Earlier this month I saw a piece by South African Artist Brett Bailey and it continues to disturb me so I reckon it’s time to blog about it. The piece, part of the Berliner Festspiele Foreign Affairs festival, is a work titled Exhibit B and recreates the unthinkable “human zoos” of the 18th and 19th century with teh intent of shining a light on the ruin of colonialism across Africa. It took place in the eerie, beautiful, catacombs of the Kleiner Wasserspeicher, an ancient water tower, now haunting art gallery and performance space. The brick bunker of the Kleiner Wasserspeicher, built beneath a hill, has petal shaped rooms that curve into one another. The space is cold and dark, but was breathtakingly lit for this production. The rooms were fashioned as museum installations and spectators meandered from exhibit to exhibit, which ranged from an 18th century Herero woman chained to the bed of a colonial officer to a contemporary Namibian man, recently immigrated to Berlin, standing on a shipping pallet. To witness, the piece was brutal, extremely uncomfortable, gorgeous, devastating, inspiring, humbling, and game changing, both artistically and ethically.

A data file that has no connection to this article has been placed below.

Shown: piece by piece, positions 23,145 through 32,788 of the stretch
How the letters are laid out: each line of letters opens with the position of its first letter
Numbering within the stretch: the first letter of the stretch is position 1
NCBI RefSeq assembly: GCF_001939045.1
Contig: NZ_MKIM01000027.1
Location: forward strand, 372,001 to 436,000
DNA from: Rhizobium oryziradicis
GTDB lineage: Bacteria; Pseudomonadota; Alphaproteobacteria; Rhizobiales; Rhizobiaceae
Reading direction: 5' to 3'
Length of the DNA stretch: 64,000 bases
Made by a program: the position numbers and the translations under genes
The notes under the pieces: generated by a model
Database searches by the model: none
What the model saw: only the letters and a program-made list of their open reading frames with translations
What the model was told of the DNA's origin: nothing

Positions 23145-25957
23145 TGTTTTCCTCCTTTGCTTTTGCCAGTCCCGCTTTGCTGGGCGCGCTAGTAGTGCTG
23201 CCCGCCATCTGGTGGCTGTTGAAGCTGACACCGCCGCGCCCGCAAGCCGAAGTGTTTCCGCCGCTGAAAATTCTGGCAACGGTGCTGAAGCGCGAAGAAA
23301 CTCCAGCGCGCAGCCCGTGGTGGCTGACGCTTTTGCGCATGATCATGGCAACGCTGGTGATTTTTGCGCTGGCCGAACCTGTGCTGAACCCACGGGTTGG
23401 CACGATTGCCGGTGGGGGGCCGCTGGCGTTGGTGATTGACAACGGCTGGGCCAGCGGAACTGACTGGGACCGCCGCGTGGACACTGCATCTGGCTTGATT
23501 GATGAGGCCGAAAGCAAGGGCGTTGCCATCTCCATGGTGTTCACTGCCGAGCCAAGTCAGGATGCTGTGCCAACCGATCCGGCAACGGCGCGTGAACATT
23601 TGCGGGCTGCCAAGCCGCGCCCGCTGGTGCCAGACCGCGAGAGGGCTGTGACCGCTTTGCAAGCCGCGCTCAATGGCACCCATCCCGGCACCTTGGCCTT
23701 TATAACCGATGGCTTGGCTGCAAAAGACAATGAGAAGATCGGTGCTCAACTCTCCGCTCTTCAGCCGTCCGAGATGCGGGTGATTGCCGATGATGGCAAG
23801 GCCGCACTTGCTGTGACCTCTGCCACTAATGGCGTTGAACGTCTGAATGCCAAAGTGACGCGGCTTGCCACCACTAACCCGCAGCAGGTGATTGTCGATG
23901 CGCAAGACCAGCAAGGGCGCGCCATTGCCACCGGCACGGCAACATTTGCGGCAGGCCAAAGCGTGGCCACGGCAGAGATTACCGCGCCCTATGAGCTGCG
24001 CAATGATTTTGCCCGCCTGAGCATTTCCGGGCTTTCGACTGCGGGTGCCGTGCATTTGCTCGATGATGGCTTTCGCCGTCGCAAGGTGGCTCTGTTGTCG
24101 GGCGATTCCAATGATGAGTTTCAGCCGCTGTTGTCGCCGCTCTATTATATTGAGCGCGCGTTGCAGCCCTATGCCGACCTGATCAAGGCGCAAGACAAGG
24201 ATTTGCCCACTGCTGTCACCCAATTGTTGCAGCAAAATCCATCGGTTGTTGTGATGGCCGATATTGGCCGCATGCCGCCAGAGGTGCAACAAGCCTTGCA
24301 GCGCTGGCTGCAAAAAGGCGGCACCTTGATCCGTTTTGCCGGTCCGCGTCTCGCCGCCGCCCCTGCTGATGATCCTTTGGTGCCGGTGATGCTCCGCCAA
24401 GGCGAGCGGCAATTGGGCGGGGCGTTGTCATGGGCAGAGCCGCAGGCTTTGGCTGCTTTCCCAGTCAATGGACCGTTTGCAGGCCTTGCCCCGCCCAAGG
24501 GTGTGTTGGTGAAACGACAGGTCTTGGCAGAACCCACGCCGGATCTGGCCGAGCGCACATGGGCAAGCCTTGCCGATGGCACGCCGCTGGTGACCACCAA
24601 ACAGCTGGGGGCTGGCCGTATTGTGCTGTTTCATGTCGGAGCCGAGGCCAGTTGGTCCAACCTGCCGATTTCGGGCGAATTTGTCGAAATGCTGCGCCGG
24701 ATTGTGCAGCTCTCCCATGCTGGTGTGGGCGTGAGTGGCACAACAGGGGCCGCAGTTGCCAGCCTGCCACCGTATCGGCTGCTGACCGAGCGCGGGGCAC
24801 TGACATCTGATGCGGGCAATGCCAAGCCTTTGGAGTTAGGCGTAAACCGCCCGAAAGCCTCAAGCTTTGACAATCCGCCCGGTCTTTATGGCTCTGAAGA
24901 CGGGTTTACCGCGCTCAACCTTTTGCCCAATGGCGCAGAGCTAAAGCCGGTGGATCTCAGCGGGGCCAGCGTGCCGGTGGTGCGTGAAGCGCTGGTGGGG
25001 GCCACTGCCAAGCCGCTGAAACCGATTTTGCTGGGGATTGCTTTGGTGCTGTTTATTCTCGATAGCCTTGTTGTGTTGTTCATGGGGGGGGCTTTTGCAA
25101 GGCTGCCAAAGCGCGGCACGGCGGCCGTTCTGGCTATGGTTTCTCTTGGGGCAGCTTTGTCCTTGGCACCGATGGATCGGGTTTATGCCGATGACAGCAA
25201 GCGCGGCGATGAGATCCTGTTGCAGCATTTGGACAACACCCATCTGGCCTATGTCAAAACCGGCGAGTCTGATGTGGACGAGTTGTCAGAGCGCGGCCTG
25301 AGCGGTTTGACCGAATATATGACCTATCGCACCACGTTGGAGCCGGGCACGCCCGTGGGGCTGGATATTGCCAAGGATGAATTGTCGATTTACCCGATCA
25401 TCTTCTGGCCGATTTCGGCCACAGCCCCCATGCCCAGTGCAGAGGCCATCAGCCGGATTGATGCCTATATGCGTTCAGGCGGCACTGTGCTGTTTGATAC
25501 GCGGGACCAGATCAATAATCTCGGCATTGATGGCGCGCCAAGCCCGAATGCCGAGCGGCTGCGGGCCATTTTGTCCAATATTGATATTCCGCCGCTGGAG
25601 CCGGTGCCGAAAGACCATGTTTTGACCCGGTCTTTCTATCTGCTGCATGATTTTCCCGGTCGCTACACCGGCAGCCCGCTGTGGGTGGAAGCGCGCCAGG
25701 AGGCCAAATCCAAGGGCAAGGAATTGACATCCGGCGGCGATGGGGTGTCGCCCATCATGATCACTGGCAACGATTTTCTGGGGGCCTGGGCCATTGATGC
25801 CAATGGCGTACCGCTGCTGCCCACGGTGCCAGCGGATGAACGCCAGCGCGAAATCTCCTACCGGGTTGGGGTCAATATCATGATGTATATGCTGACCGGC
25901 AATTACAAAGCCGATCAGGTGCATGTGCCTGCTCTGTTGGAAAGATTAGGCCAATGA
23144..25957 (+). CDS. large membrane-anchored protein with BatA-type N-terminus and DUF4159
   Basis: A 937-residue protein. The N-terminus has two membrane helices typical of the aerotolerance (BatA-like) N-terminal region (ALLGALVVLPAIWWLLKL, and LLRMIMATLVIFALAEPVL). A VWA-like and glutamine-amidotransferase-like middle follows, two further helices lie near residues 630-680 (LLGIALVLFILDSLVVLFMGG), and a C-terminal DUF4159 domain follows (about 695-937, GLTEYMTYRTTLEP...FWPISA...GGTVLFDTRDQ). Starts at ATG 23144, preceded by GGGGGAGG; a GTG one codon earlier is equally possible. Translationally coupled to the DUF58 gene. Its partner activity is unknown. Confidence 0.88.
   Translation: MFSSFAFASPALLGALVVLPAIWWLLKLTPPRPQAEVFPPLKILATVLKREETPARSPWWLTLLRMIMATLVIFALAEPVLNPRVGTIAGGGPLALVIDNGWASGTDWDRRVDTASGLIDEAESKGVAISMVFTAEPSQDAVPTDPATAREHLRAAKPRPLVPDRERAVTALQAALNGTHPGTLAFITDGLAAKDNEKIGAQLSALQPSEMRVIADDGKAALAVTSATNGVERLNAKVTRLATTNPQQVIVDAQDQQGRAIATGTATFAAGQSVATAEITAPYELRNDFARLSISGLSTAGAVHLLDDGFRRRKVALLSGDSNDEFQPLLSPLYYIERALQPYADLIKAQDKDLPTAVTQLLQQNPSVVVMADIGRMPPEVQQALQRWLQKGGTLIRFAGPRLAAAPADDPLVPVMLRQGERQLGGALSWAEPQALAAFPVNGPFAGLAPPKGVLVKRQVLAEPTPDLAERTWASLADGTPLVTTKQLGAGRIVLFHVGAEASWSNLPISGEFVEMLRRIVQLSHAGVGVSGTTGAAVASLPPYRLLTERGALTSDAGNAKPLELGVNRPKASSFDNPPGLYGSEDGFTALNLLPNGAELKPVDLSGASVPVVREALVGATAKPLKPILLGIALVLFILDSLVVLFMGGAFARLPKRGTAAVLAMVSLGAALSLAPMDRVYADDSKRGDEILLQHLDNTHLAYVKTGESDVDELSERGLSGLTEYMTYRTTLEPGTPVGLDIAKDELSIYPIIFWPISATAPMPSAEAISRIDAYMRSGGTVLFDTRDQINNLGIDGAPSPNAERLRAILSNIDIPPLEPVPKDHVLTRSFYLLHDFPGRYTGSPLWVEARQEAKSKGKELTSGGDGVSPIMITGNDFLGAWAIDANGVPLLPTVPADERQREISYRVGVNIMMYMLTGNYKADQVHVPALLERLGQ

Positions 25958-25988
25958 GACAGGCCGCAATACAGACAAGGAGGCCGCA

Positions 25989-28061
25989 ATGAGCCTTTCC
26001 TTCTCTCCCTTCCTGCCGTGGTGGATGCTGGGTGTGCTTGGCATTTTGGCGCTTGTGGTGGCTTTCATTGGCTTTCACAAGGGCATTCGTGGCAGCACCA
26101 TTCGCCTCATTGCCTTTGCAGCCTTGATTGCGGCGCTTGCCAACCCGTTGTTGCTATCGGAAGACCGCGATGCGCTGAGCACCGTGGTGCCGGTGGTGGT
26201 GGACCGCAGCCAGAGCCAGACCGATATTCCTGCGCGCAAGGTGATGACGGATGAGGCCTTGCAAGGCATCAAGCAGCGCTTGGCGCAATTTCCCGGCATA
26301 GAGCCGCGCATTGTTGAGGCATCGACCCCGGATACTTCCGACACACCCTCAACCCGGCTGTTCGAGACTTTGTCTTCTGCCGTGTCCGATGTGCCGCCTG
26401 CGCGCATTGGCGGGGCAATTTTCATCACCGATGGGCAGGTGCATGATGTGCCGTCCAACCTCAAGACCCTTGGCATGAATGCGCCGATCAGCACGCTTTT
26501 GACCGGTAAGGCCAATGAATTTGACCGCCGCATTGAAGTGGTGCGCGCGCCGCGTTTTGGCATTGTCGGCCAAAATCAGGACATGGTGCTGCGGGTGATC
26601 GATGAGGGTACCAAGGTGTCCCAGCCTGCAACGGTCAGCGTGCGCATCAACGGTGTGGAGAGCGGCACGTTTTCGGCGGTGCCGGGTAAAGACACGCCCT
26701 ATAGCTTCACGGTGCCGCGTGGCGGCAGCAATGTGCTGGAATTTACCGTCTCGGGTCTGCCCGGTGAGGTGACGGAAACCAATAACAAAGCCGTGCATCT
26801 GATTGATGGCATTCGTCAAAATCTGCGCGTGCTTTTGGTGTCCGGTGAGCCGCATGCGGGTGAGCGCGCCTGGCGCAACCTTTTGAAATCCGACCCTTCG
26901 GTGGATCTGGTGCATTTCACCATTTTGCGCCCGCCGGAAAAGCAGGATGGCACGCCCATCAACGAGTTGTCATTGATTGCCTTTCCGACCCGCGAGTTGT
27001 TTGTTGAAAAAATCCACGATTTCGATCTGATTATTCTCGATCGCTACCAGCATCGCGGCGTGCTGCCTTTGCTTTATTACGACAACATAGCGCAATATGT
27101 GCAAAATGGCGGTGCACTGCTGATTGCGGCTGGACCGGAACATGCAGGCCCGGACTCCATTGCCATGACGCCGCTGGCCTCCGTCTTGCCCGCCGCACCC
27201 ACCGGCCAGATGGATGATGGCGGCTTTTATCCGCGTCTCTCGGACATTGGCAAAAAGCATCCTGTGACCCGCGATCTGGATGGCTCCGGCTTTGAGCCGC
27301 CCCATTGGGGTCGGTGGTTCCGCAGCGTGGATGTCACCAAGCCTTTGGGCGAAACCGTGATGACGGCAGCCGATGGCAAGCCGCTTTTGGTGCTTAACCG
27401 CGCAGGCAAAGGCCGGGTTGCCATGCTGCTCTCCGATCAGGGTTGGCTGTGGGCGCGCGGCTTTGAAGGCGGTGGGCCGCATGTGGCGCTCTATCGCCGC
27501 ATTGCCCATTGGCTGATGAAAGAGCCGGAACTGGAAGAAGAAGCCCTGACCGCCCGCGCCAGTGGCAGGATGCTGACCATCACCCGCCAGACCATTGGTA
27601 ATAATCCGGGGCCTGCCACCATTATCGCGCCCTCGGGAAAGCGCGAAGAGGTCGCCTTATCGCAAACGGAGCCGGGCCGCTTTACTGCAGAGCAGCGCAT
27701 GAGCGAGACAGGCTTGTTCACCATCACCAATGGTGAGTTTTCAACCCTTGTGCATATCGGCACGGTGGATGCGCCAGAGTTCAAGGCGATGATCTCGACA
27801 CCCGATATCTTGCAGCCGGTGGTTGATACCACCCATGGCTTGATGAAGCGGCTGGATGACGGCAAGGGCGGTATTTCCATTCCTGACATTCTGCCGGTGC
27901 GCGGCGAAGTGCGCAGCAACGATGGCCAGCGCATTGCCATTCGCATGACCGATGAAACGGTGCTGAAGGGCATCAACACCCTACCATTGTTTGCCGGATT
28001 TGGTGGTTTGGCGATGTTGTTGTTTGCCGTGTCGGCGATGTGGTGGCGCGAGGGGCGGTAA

In the round center room of the brick walled bunker hung three historical photos of the severed heads of African men and women. These remains had been part of gruesome racial experiments, which eventually gave the National Socialist Party of Germany the ‘ideological and scientific’ justification to carry out the Holocaust. Beneath the photos, four heads of a Namibian choir ‘floated’ atop four columns. Colonial style chairs were set in front of them, allowing you to stay a while and listen as they sang the most heartbreaking four part arias.